ETHNOMUSICOLOGY IN THE 21ST CENTURY
The 33rd European Seminar in Ethnomusicology (ESEM) will take place from Tuesday
5 September to Saturday 9 September 2017 in Tbilisi (Georgia), hosted by the International
Research Center for Traditional Polyphony of the Vano Sarajishvili Tbilisi State Conservatoire.
Ethnomusicology in the 21st century faces many new challenges. One of these is how we might give adequate expression to the wide range of functions for traditional music in contemporary society. To meet this challenge ethnomusicology has become ever more multi-thematic and multifaceted. It remembers its earlier roles, but at the same time it seeks new approaches and methodologies to address newly emerging tendencies of the modern world. Today we probably should talk about “ethnomusicologies” rather than a single “ethnomusicology”, since the range of disciplinary interests is now so wide, from the musical traditions of inaccessible, pre-modern peoples, surviving in the most isolated regions of the world, to multiply transformed and commercialized modern forms.
This is why we have decided to present the topics of the 2017 ESEM meeting under the common umbrella title “Ethnomusicology in the 21st Century”.
Topics of the seminar
- Ethnomusicologies in the 21st century: new research and methods
As a relatively new discipline, ethnomusicology has been subject to constant change, but following major modifications to the political map of the World during the last two decades of the 20th century, the changes have become more radical. Today, we speak about “ethnomusicologies”, signaling a multifaceted theoretical and methodological scholarly field and practice within and beyond academia, and one that involves various scholarly traditions around the world. However, despite the emphasis on diversity and the global flow of concepts and ideas, we can still trace an historical trajectory through which the set of discourses and practices associated with the “First world” approach prevail. Ethnomusicology itself has played an important role in decolonizing dominant approaches to the Western art music canon, and partly for this reason it has gained global prominence. In the spirit of the many current voices within the field calling for the decolonizing of our discipline, this topic invites a discussion of more diverse, more complex ethnomusicologies in the 21st century. It seeks to draw attention to a reflexive view of the present, but at the same time to enable future approaches to ethnomusicology in response to a world of ongoing change.
- Welcome to the Second World: Ethnomusicology in Former Communist Countries
In the 20th century the “iron curtain” divided Europe for many years, and this had a major impact on the field of (ethno)musicology not only in Europe but worldwide. The so-called »cold war approach«, involved complex relations of power and knowledge, represented by two polarized ideologies and approaches to the discipline, crudely mapped as “East” and “West”, schools and much influenced by the prevailing context of dichotomized public and political discourses. 28 years after the collapse of Berlin Wall, we may ask how questions of the bipolar world, totalitarianism, colonial and imperial legacies are re-narrated in ethnomusicological scholarly discourses in Europe East and West. Rather than maintaining a conceptual division between “East” and “West”, over-emphasized in scholarly deliberations and public discourses, we prefer to focus on the mutual constitution of Western and Eastern ethnomusicological scholarly traditions. We invite papers that thematize cultural representations of “European East and West” in ethnomusicological scholarship, focusing on cooperation and exchange, on mutual access to new trends and achievements, and on dominant topics and approaches before and after 1989. Papers addressing either changing approaches to, or perpetuation of, the old/new boundaries, divisions, and discourses of “European East/ and West” in today’s world are also welcomed.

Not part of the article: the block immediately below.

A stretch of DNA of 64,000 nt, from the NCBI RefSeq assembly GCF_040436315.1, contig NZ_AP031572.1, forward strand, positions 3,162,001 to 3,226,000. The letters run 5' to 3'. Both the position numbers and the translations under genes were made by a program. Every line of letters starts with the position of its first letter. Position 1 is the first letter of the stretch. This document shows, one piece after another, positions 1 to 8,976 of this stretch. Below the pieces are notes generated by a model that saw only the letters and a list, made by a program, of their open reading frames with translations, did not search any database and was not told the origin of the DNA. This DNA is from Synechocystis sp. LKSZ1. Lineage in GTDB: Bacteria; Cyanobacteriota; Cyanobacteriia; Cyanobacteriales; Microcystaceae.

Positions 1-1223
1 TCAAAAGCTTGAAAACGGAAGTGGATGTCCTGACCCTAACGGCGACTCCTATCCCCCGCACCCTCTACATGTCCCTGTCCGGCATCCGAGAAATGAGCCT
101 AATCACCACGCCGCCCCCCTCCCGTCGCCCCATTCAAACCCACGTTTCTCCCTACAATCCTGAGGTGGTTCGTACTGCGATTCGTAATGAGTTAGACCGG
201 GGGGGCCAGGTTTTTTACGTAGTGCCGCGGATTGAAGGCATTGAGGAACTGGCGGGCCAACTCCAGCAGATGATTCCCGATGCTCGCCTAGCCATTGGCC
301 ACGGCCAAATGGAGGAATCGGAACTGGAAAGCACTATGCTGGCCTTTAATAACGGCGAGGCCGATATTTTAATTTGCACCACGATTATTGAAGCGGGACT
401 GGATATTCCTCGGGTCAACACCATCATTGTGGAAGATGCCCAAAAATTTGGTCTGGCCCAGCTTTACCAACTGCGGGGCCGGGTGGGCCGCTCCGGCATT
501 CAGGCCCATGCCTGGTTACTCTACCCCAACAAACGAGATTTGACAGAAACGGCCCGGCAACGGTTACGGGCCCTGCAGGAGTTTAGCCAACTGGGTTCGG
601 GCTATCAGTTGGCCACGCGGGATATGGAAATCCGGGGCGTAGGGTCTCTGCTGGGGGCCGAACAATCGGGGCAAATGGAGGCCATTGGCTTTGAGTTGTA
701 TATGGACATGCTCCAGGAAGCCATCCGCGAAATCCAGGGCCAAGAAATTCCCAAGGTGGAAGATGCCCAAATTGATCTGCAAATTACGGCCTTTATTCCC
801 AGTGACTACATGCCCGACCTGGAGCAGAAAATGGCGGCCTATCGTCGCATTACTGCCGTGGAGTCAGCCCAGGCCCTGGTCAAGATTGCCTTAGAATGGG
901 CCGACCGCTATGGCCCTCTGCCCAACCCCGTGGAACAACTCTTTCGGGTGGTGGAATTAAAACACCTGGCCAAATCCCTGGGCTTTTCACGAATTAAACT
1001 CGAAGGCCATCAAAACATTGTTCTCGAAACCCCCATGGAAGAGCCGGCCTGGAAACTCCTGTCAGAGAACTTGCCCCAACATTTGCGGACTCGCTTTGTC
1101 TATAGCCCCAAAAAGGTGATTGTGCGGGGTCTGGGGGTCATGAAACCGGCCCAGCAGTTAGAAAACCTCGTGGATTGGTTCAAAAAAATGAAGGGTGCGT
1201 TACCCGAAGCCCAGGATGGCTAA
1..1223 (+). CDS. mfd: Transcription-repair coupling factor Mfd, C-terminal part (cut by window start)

- Market Economy Politics: The Many Faces of Traditional Music and Dance
In the 21st century, the larger part of the world has become a sphere of free market economies. Although the economic status of different countries and regions is far from equal, this new reality has certainly changed the way traditional music and dance, together with their performers and researchers, function in today’s societies, more and more subservient to the law of profit. Traditional culture, music and dance have become attractive “products” in themselves, actively negotiated by music industry promoters, filmmakers, lawyers and performers, and widely exploited by the tourist industry in advertising national products and brands. Within this topic we would like to discuss the benefits and dangers of commercialization, its impact on traditional music and dance, and the potential role of the ethnomusicologist in shaping the “supply and demand” process.
The Program Committee encourages the submission of proposals for individual papers, panels and posters
- Individual paper – 20 minutes + 10-minute discussion,
- Panel presentation – 90-minute presentations including discussion
- Poster presentations, with a special session in which each panelist will have 10 minutes for his/her presentation. Presentations should be sent in advance in the required format.
Proposals including a 300-word abstract, full name and contact details of the presenter (as an attachment in word-file, not pdf) should be e-mailed to Prof. Rusudan Tsurtsumia firstname.lastname@example.org
The deadline for the submission of abstracts: 15 March 2017
Announcement of a draft program: 1 May 2017
Dr. Rusudan Tsurtsumia (Georgia) (email@example.com)
Dr. Joseph Jordania (Australia/Georgia) (firstname.lastname@example.org)
Dr. Ewa Dahlig-Turek (Poland) (Ewa.Dahlig-Turek@ispan.pl)
Dr. Ana Hofman (Slovenia) (email@example.com)